Quercus texana


Proc. Acad. Nat. Sci. Philadelphia 12: 444. 1860.

Common names: Texas red oak Nuttall's oak
Synonyms: Quercus nuttallii E. J. Palmer Quercus rubra var. texana (Buckley) Buckley Quercus shumardii var. texana (Buckley) Ashe
Treatment appears in FNA Volume 3.

Trees, deciduous, to 25 m. Bark dark brown with flat ridges divided by shallow fissures. Twigs red-brown to gray, 1.5-3(-3.5) mm diam., glabrous. Terminal buds gray to gray-brown, ovoid, 3-7 mm, glabrous or with scales somewhat ciliate at apex. Leaves: petiole 20-50 mm, glabrous. Leaf blade ovate to elliptic or obovate, 75-200 × 55-130 mm, base cuneate to almost truncate, often inequilateral, margins with 6-11 lobes and 9-24 awns, lobes oblong to distally expanded, rarely falcate, apex acute; surfaces abaxially glabrous except for conspicuous axillary tufts of tomentum, veins raised, adaxially planar, glabrous. Acorns biennial; cup thin (scale bases visible on inner surface), deeply goblet-shaped with pronounced constriction at base, 10-16 mm high × 15-22 mm wide, covering 1/3-1/2 nut, outer surface glabrous to sparsely puberulent, inner surface sparsely to uniformly pubescent, scale tips appressed, acute; nut broadly ovoid to broadly ellipsoid, 15-26 × 13-18 mm, glabrous or sparsely puberulent, scar diam. 8-13 mm, scar often orangish.

Phenology: Flowering spring.
Habitat: Flood plains and bottomlands
Elevation: 0-200 m


V3 1167-distribution-map.gif

Ala., Ark., Ill., Ky., La., Miss., Mo., Tenn., Tex.


For many years the name Quercus texana was erroneously used for Q. buckleyi (L. J. Dorr and K. C. Nixon 1985). A few authors have also used the name for Q. gravesii.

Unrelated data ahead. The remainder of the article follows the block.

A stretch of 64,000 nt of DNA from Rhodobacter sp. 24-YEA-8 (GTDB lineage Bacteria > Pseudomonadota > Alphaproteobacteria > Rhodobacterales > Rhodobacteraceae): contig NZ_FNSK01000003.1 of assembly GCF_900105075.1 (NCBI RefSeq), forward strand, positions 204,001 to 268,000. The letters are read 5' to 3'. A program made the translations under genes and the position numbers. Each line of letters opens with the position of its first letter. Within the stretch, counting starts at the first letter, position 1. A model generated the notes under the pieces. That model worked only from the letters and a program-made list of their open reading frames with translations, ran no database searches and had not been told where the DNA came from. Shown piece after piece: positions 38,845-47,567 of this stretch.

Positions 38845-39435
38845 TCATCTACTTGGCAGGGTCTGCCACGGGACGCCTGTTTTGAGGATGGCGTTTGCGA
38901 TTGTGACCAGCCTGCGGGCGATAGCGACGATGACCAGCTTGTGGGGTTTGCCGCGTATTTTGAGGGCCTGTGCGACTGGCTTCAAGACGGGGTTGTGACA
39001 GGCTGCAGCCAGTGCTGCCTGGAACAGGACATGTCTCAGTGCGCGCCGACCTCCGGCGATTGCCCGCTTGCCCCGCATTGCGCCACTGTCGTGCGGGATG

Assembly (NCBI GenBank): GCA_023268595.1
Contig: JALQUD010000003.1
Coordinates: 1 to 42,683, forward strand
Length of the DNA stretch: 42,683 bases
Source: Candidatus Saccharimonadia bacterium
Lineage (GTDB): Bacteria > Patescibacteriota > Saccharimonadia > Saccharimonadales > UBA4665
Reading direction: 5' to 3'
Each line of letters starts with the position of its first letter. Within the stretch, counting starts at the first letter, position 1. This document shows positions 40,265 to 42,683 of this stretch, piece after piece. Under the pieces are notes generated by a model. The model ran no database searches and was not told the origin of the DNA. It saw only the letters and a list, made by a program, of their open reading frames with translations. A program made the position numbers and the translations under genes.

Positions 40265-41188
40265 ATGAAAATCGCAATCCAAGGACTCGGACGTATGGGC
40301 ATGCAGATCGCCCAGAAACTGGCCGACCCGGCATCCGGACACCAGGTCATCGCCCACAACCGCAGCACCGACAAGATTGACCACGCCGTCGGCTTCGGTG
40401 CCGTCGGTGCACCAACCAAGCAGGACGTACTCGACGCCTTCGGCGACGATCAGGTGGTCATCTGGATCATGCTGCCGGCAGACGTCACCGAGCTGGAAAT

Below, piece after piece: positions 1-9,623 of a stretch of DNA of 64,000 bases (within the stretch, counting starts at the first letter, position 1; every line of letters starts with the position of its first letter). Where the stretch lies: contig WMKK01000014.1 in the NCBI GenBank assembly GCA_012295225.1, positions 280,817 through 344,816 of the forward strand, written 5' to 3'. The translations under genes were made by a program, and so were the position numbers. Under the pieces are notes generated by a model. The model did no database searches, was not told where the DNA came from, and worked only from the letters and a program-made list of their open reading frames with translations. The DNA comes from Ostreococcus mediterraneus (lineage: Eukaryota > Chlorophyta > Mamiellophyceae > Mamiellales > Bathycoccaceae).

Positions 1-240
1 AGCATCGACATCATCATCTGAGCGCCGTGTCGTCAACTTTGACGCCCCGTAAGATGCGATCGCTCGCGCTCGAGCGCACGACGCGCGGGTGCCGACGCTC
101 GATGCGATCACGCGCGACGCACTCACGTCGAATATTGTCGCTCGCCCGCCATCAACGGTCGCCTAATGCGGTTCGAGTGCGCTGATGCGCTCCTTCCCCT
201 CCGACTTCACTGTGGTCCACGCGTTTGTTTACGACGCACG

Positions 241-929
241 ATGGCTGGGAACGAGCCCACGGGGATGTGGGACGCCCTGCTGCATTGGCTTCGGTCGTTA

Quercus nuttallii E. J. Palmer var. cachensis E. J. Palmer was described as a small-fruited form (nuts 16-18 × 12-16 mm) from specimens collected in east-central Arkansas (E. J. Palmer 1937). Noting the similarity between Q. nuttallii var. cachensis and Q. palustris, Palmer discounted the possibility of the former being of hybrid origin because (1) he had not observed Q. palustris in the type locality, and (2) the leaves and buds of the former were essentially the same as in Q. nuttallii var. nuttallii.

C. H. Muller (1942), on the other hand, argued that Quercus nuttallii was nothing more than a form [forma nuttallii (E. J. Palmer) C. H. Muller] of Q. palustris. This is a puzzling conclusion because it was based largely on the premise that Q. nuttallii occurred "...with the parent species throughout a large part of the latter's southern range (Mississippi to eastern Texas and southeastern Missouri)." The range of Q. palustris does not extend into Mississippi or eastern Texas, although its range does overlap that of Q. texana in eastern Arkansas and southeastern Missouri. E. J. Palmer (1948) and D. M. Hunt (1989) have suggested hybridization with Q. shumardii and Q. nigra, respectively. See L. J. Dorr and K. C. Nixon (1985) for an explanation of the nomenclatural confusion regarding this taxon.

Selected References


Lower Taxa

... more about "Quercus texana"
Richard J. Jensen +
Buckley +
Texas red oak +  and Nuttall's oak +
Ala. +, Ark. +, Ill. +, Ky. +, La. +, Miss. +, Mo. +, Tenn. +  and Tex. +
0-200 m +
Flood plains and bottomlands +
Flowering spring. +
Proc. Acad. Nat. Sci. Philadelphia +
Endemic +  and Illustrated +
Quercus nuttallii +, Quercus rubra var. texana +  and Quercus shumardii var. texana +
Quercus texana +
Quercus sect. Lobatae +
species +